Govt curbs ran­dom use of stem cells for ther­a­peu­tic us­age

Hindustan Times (Lucknow) - - NATION - Rhythma Kaul let­ters@hin­dus­tan­

NEW DELHI: In or­der to curb the mis­use of stem cell treat­ments, the In­dian Coun­cil for Med­i­cal Re­search (ICMR) and the Depart­ment of Biotech­nol­ogy (DBT) re­leased up­dated na­tional guide­lines on Wed­nes­day that re­strict the use of stem cell ther­apy.

For adults, stem cells can be used for ther­a­peu­tic pur­poses in dif­fer­ent cases of leukemia (cancer of the blood) and lym­phomas (cancer of the lym­phatic sys­tem), solid tu­mours such as germ cell, and non-can­cer­ous dis­eases of the blood such as se­vere aplas­tic anaemia, sickle cell dis­ease, among oth­ers.

In chil­dren, the ther­apy is also per­mit­ted in dif­fer­ent types of blood can­cers, solid tu­mours of brain, bones, etc, and non-can­cer­ous dis­eases such as tha­lassemia ma­jor, ju­ve­nile rheuma­toid arthri­tis, and os­teopet­ro­sis, among oth­ers. At the mo­ment, cer­tain med­i­cal prac­ti­tion­ers of­fer stem cell ther­apy for con­di­tions even out­side their spe­cial­ity and for con­di­tions where there has been no proven cure through this treat­ment.

“The 2017 guide­lines re­it­er­ate that any stem cell use in pa­tients, other than that ... for ap­proved in­di­ca­tions, is in­ves­ti­ga­tional at present... ev­ery use of stem cells in pa­tients out­side an ap­proved clin­i­cal trial is un­eth­i­cal and shall be con­sid­ered as mal­prac­tice,” says the re­port.

An ex­pert, on con­di­tion of anonymity, said, “Even clin­i­cal tri­als in stem cell treat­ments should only be done by do­main ex­perts. How­ever, th­ese days you would find stem cell clin­ics al­most ev­ery­where. It is an ex­pen­sive treat­ment modal­ity and you can’t fool peo­ple.”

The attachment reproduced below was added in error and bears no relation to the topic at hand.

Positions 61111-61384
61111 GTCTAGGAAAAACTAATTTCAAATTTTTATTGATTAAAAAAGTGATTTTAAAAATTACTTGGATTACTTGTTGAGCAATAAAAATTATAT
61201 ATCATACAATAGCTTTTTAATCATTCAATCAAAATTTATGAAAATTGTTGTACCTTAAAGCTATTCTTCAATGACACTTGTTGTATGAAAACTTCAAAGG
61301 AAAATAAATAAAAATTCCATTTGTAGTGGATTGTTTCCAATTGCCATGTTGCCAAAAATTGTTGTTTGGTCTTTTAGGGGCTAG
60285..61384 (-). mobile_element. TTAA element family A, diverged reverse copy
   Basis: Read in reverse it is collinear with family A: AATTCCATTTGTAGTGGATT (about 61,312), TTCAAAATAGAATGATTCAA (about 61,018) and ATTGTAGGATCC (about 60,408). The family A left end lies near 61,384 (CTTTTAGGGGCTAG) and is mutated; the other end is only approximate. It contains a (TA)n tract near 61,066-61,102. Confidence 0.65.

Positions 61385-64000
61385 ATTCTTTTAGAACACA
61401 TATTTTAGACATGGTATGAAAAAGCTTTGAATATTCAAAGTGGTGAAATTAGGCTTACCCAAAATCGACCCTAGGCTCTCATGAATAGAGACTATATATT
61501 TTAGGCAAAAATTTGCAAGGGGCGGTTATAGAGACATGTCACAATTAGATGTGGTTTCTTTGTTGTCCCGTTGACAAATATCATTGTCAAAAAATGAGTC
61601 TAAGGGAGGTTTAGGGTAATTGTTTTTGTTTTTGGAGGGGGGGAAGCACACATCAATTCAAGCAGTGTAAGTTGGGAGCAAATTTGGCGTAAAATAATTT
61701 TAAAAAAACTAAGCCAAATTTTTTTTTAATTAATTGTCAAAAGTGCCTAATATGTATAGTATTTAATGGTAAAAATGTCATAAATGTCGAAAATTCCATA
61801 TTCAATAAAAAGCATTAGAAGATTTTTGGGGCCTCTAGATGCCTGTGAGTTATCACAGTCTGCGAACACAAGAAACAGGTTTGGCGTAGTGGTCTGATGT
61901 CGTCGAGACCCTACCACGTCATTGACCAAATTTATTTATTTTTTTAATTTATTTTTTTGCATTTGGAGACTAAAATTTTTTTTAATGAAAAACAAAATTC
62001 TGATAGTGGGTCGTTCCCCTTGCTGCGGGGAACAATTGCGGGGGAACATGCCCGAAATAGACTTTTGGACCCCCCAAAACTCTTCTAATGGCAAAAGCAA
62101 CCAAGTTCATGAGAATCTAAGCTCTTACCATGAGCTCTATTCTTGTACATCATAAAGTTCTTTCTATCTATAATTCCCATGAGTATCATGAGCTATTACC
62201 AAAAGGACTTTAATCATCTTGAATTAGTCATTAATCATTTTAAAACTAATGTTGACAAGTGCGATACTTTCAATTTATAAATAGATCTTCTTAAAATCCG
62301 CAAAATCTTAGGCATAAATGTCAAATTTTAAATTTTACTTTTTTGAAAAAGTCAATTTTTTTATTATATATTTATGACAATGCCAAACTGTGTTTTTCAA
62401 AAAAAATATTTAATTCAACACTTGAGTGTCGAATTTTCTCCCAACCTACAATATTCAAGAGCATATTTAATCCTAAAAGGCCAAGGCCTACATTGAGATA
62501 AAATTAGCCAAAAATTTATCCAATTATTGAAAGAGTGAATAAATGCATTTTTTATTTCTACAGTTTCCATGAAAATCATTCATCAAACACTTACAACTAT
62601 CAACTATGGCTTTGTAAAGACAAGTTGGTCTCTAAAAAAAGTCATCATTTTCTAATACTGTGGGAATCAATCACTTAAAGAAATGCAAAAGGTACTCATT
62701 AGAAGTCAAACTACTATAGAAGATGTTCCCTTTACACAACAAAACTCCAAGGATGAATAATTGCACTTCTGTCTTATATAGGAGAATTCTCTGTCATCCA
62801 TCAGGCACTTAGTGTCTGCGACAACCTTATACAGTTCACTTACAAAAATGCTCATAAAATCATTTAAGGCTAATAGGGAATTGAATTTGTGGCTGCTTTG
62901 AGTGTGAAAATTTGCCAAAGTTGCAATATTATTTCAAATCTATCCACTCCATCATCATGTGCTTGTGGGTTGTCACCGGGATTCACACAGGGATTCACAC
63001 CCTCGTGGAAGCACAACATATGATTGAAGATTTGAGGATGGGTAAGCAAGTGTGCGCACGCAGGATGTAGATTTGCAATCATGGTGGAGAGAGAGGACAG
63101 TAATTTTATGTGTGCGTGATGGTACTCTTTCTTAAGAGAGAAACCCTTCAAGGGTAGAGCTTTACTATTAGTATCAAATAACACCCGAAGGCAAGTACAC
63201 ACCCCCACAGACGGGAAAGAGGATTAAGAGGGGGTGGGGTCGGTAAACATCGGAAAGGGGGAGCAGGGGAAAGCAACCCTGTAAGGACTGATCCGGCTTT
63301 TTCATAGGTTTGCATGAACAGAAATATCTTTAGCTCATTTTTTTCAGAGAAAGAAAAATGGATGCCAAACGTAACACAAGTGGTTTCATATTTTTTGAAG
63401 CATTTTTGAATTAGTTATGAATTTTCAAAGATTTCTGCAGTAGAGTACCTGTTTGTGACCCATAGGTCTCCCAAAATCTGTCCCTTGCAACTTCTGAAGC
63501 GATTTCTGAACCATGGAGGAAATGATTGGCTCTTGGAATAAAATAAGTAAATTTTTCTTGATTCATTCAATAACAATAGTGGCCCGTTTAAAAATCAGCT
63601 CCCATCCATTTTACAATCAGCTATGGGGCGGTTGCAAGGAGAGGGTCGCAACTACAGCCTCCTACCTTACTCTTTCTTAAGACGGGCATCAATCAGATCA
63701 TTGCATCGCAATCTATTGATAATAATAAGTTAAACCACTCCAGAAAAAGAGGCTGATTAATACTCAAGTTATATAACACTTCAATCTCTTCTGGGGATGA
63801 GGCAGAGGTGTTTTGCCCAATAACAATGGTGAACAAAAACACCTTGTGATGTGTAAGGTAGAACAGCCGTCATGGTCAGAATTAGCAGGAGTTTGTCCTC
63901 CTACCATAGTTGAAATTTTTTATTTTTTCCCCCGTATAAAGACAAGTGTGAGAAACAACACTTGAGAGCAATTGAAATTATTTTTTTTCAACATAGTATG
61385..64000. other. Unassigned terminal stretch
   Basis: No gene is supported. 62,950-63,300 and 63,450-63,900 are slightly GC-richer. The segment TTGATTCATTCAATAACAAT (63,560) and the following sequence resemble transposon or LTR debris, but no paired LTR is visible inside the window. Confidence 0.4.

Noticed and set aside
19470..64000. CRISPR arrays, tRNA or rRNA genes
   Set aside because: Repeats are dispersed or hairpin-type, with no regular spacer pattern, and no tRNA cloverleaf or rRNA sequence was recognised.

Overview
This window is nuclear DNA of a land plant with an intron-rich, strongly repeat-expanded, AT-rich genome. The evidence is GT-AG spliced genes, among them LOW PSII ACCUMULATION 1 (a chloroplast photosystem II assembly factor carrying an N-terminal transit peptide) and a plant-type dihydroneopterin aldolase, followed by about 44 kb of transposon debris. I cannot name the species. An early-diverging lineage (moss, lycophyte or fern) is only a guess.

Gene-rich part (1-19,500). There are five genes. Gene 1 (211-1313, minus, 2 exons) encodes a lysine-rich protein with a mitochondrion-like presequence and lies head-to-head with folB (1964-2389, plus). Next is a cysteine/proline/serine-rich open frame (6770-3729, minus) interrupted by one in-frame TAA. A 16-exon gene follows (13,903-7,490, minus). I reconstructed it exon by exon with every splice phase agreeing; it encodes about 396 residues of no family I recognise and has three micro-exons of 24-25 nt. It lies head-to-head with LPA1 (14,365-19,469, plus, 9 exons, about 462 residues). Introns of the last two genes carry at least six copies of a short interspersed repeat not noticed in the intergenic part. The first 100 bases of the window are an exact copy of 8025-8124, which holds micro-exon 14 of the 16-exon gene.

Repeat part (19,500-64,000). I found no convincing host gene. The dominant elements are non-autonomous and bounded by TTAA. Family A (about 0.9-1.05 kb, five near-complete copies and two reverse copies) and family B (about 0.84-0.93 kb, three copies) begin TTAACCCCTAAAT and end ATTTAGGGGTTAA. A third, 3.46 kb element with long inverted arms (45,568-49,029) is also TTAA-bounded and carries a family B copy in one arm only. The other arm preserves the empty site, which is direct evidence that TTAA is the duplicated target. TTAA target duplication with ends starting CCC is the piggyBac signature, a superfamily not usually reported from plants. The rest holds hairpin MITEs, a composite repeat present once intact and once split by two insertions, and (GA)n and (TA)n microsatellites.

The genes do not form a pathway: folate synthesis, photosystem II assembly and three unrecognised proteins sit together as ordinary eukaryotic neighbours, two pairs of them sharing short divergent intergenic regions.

The guide­lines elab­o­rately men­tion cat­e­gories where stem cell use “per­mis­si­ble, re­stric­tive or pro­hib­ited”.

The use of stem cells has been strictly pro­hib­ited in hu­man germ line gene ther­apy, wherein changes are made to the DNA that will be passed on to the next gen­er­a­tion, and hu­man cloning; use of gene mod­i­fied hu­man em­bryos; breed­ing of an­i­mals in which any type of hu­man stem cells have been in­tro­duced at any stage of de­vel­op­ment, etc.

“In­dia has a large un­met med­i­cal need, which re­quires fa­cil­i­ta­tion of safe and reg­u­lated trans­la­tional and clin­i­cal stem cell re­search,” says the re­port.

Dr Soumya Swami­nathan, di­rec­tor gen­eral, ICMR, said, “Th­ese are the up­dated guide­lines keep­ing in mind the ad­vances that have hap­pened in the field. It is a fast-paced area and needs con­stant upgra­da­tion.”

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